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The Divine Hours of Lent

Eight weeks ago today, on the last Saturday of 2007 and two days before New Year’s Eve, Devereaux Dunlap Cannon, Jr. got up, went into his kitchen to start the morning coffee, headed back through his dining room toward his study, and never made it all the way across the room. Instead, he fell unconscious just at the dining room door. His wife, still upstairs, heard him fall and went down to find him in the floor, but conscious again. She asked him what had happened, he said he had no idea at all, she told him to lie still, and then she called 911. The EMTs came, brought in a stretcher to transport him, and then they all realized that while his eyes were still open, Devereaux Dunlap Cannon, Jr was dead.
His was perhaps the most dramatic death I have ever been intimately involved with, its sheer drama making it seem surreal and unreal even these almost two months later. Devereaux had been our son-in-law for thirty-one of his fifty-three years. He was married to our oldest daughter, Nora, was the father of Kate and Devereaux Dunlap Cannon, III, and the grandfather of Devereaux Dunlap Cannon, IV and Brian Cannon. People don’t die like that. People don’t just drop over dead, especially not good people–and he was a very good man–and especially not people in early middle-age with children and grandchildren still to see to and love on and enjoy. But he did…without pain or apparent distress, he lay on his dining room floor, smiled at his wife, and died.
He was a devout Roman Catholic, our son-in-law, as is Nora, our daughter, and their children and grandchildren. I used to tease him that he was more Roman than the Pope, and his retort always was, “Yes’m, that’s how it should be.”
Part of the events two days later, on New Year’s Eve and then later on the morning of New Year’s Day, had to do with the shock of the whole thing, I know that. Part of them had to do with the fact that he had indeed been a Christian who put his life where his professions and practice of faith were. He had also, as a lawyer, been generous with this skills and much loved in his parish. Even so, I have never seen a sequence of events like those surrounding his burial.
On Monday night, there was a Vigil, his body being brought with prayers and psalms into the church itself and left there afterward in holy space to await its burial. The church itself–a very large one–was packed with people, many of them wiping their eyes, all of us stunned. The next morning, there was a funeral mass, again with a church filled to seating capacity by mourners. Then there were the grave-side services and the internment itself. The road to the cemetery was lined with cars, and the cortege seemed endless. Once the casket was lowered into the ground, the firing squad–for he had been a Lt. Colonel in the Tennessee State Guard–began their salvos, and even a canon was fired.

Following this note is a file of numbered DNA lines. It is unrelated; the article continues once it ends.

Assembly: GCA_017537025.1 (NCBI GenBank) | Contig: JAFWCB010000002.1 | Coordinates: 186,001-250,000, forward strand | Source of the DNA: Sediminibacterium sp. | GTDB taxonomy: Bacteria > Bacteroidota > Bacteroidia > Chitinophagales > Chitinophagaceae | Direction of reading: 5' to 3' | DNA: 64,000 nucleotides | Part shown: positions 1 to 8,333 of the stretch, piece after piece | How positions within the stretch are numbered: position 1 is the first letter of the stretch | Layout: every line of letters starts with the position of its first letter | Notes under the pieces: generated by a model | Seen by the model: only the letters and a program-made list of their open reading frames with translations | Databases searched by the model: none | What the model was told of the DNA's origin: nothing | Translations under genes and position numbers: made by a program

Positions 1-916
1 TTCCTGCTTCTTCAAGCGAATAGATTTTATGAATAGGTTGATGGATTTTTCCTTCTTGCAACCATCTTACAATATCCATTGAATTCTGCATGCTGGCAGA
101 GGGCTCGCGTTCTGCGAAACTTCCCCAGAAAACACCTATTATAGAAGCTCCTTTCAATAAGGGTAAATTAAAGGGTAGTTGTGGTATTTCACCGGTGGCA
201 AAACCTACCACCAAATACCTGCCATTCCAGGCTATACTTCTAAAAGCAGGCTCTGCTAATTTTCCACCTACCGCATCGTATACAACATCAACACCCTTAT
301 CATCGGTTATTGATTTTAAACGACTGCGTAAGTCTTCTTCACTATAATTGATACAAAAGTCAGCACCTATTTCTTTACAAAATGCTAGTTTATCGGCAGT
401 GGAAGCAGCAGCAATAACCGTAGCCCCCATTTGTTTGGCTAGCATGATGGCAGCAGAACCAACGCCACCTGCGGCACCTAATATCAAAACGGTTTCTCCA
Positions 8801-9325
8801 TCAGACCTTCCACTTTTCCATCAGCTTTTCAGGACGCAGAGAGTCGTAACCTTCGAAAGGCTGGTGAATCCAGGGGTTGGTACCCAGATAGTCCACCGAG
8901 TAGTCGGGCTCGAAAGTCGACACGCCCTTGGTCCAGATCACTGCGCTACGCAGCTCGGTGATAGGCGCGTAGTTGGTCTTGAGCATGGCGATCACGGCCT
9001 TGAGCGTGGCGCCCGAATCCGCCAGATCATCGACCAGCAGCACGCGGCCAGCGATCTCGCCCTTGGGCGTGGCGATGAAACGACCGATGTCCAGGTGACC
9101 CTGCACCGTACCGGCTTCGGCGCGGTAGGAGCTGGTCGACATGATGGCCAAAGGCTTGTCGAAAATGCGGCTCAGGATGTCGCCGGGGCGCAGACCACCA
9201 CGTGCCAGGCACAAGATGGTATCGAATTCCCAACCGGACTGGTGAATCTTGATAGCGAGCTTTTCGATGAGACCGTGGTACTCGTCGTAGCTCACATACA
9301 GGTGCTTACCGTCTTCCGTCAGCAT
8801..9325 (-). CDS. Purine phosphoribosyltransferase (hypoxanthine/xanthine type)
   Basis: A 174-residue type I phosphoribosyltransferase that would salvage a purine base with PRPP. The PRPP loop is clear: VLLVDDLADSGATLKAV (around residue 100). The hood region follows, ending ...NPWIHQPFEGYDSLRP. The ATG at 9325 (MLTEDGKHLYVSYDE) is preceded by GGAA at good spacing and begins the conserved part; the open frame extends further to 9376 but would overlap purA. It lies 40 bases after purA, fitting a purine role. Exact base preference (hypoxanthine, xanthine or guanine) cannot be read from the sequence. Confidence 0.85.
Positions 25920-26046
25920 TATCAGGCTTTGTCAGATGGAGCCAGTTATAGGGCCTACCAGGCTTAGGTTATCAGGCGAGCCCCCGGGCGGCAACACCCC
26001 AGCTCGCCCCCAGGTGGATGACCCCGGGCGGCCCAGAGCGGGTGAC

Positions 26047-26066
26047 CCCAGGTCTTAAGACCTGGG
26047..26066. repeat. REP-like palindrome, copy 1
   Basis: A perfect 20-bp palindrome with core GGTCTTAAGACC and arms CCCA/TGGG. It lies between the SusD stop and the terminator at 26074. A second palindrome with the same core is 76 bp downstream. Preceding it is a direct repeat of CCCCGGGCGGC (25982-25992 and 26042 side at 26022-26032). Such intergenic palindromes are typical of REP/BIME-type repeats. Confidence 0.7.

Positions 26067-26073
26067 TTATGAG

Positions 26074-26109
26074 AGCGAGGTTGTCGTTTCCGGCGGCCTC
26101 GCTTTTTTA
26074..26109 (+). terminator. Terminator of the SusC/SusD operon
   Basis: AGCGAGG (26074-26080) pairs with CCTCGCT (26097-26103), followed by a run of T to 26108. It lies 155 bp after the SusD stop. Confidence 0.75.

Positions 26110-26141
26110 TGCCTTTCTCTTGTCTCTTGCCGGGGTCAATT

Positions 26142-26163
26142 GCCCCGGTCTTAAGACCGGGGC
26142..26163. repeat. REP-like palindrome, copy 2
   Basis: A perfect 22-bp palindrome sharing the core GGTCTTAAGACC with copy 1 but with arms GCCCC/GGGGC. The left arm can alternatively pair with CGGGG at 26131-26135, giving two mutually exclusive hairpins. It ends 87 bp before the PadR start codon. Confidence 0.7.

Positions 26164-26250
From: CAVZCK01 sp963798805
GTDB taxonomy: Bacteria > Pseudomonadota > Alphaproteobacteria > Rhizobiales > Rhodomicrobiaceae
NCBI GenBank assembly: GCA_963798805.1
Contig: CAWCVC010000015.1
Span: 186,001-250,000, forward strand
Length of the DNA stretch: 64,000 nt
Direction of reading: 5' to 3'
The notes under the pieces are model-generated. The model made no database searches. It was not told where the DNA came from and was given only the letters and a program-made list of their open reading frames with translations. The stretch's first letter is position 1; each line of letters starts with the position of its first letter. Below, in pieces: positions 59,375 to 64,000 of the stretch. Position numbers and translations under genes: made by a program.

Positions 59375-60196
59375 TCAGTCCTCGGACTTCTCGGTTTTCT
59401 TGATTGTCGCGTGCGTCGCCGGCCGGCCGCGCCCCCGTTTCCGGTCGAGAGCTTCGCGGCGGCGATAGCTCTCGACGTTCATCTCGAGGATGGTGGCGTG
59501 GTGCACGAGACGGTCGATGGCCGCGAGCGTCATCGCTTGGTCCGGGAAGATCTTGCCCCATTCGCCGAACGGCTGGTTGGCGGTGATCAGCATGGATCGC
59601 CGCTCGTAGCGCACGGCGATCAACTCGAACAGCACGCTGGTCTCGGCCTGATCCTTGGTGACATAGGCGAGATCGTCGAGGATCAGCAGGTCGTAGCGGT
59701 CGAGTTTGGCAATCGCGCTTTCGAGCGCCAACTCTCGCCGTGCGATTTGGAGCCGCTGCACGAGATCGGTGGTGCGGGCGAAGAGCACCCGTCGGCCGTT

We made our way back to Nora’s house which, within half an hour, was so filled with people that I could find no place to sit down. There were people everywhere and of all kinds, from infants–one was five-days-old, in fact–to the ancients like us. And suddenly the weeping and the long faces of the previous eighteen hours were gone as naturally as they had come. Children raced around, men opened up a bar so that beer and wine could begin to flow, women with more food than one can describe were laying tables in every room of that house. Conversations were everywhere…some of them remembering and some of them consoling and some of them concerned, but all of them animated and all of them punctuated by one thing.
When the parish priest had stood up on Monday night to commence the homily for the Vigil, he had begun with the words: “In sure and certain hope of the Resurrection.” He had hesitated a moment, and then said, “When Nora called me Saturday morning from the hospital where they had taken Devereaux, to tell me what had happened, her first words to me were, ‘In sure and certain hope of the Resurrection.'” And after that, he proceeded to deliver his eulogy, concluding again with the words, “And so we stand and we live, as Devereaux knew, in sure and certain hope of the Resurrection.”
Father would repeat those words on New Year’s Morning as he spoke to the congregation at the funeral mass. They would be part of the grave-side conversation; and they would flow and swirl around all the food-laden tables and jostling conversations at Devereaux’s wake.
Just as I had never seen so dramatic a death as this, so too I had never seen a community, which was clearly in shock, none the less live out so vibrantly and un-self-consciously the pain and the joy that is death among us. “We may mourn, but also we must celebrate and rejoice,” said my daughter and all those gathered around her, ” for we live ‘in sure and certain hope of Resurrection.’ That, of course, is the cry of Lent. It just means more this year than in past Lents.
Rest in peace, Devereaux.

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